Based on the experiences of real Syrian families, A Dangerous Crossing is all at once heartbreaking, poignant, hopeful, timely and too important to put down.
To be honest, from the beginning I knew this book would be good. Or rather I hoped it. Surely a writer who had the courage to depict the frighteningly real plight of innocent, ordinary families forced from their everyday lives in the hope of living a safe and secure life in Europe, would execute it superbly. Jane Mitchell is that writer.
Endorsed by Amnesty International and published by innovative Irish publisher Little Island, Mitchell explores the lives of the Syrian Shenu family. Composed of parents Baba and Umi, their eldest headstrong daughter Bushra, their young and naive son Aylan and their risk-taking son Ghalib. Their story, inspired by the experiences of actual Syrian families, is moving, upsetting and beautifully crafted. We see their normal life fall to ruin.
“We feel every brutal step they take, their tears roll down our cheeks and their victories feel like ours too.”
One of the strongest parts of A Dangerous Crossing is its wonderful characters. A strong criticism of the mainstream media is the dehumanisation of Syrian migrants and how their lives are depicted as worth less than people from the West. Mitchell battle-axes this, delineating amazingly real, normal characters who truly are just a family who want a better life. How can anyone be sceptical of this? We feel every brutal step they take, their tears roll down our cheeks and their victories feel like ours too. Jane Mitchell’s characters allow the reader to transcend the negative stereotypes projected onto migrants and anyone with an inch of compassion can see things as they truly are.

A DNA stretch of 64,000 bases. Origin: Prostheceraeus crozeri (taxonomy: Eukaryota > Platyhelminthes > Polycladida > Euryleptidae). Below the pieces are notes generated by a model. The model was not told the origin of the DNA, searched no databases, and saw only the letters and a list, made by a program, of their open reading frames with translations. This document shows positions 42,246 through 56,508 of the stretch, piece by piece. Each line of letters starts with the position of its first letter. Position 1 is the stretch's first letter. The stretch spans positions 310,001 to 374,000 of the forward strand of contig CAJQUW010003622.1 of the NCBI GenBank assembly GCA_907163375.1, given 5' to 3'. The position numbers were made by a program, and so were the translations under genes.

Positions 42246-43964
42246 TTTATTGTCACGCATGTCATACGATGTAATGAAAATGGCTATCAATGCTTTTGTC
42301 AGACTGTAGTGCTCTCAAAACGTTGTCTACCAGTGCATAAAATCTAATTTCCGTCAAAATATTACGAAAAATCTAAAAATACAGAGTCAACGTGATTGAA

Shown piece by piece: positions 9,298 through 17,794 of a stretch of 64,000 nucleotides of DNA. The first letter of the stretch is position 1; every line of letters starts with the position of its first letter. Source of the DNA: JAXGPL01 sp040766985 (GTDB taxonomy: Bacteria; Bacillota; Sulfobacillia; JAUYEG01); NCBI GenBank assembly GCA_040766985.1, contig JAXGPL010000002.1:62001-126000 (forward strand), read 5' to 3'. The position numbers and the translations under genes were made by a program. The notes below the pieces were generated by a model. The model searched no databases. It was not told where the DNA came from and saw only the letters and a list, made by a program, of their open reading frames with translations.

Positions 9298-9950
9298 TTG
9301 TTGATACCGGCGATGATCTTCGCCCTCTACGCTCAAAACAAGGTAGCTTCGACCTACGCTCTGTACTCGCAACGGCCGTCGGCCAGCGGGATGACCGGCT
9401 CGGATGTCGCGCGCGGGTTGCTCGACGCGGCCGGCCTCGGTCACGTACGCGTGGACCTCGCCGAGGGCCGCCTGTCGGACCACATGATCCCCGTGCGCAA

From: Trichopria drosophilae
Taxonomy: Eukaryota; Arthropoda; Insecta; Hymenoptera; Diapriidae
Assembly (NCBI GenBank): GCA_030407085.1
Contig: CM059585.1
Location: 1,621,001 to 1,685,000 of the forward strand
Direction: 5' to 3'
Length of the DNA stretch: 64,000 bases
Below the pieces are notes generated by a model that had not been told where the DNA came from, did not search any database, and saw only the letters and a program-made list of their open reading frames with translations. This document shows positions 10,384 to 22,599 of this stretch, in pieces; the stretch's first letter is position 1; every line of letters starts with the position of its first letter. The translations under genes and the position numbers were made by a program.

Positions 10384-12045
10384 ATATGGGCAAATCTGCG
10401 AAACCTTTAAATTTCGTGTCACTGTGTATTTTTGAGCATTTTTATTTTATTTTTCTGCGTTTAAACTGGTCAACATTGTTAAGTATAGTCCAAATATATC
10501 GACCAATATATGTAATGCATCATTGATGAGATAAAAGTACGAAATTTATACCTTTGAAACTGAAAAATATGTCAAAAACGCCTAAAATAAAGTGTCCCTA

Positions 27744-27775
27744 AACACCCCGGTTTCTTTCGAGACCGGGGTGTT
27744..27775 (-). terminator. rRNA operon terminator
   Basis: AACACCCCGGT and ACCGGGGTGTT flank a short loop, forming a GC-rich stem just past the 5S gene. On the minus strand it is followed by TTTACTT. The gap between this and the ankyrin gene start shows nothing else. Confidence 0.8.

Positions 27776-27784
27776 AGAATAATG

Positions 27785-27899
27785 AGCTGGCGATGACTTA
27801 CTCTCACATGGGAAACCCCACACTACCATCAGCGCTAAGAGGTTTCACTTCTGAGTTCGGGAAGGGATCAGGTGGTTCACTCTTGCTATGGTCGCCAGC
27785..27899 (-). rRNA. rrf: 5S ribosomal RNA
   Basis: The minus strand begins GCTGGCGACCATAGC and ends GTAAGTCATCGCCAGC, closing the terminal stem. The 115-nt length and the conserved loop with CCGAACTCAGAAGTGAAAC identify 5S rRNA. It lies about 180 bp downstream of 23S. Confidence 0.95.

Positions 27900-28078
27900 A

The action-packed nature of some of A Dangerous Crossing‘s scenes and the breakneck speed of the book itself are what allowed me to devour it within two or three days. The rapid progression of the plot intriguingly mirrors the increasing severity and harshness of the Shenu’s circumstances. As things go on, they find themselves shot at, living in unclean and claustrophobic refugee camps and journeying vast and treacherous oceans. We really feel the loss and sacrifices made by this family all heightened by the fact that it’s inspired by blatantly true events.
“The night is not so black any more. Stars glitter in the western darkness but it pales to grey in the east. Dawn is coming. We will soon see where we have come from and where we are going. The waves still break with foaming tops, the wind still chills damp skin, but with every rolling wave, I see the distant shore. Greece swells to a dark shape on the horizon.”
If I were to say that this book did not make me cry, then I feel as though I had not truly felt the visceral emotions of the novel. I would also be lying. Empathy is the true reason why I feel like this brilliant book should do the rounds in schools or be read to children.
We need to have empathy during this crisis and understand where and what these people are escaping from. Jane Mitchell has crafted not only a beautiful book, but a sort of manifesto for young people about the refugee crisis, to fully understand the extent of what’s occurring. It is my hope that it gets the media coverage and readership that it deserves for more reasons than I have paper to list them on. It is extremely timely and densely political, but beautiful nonetheless.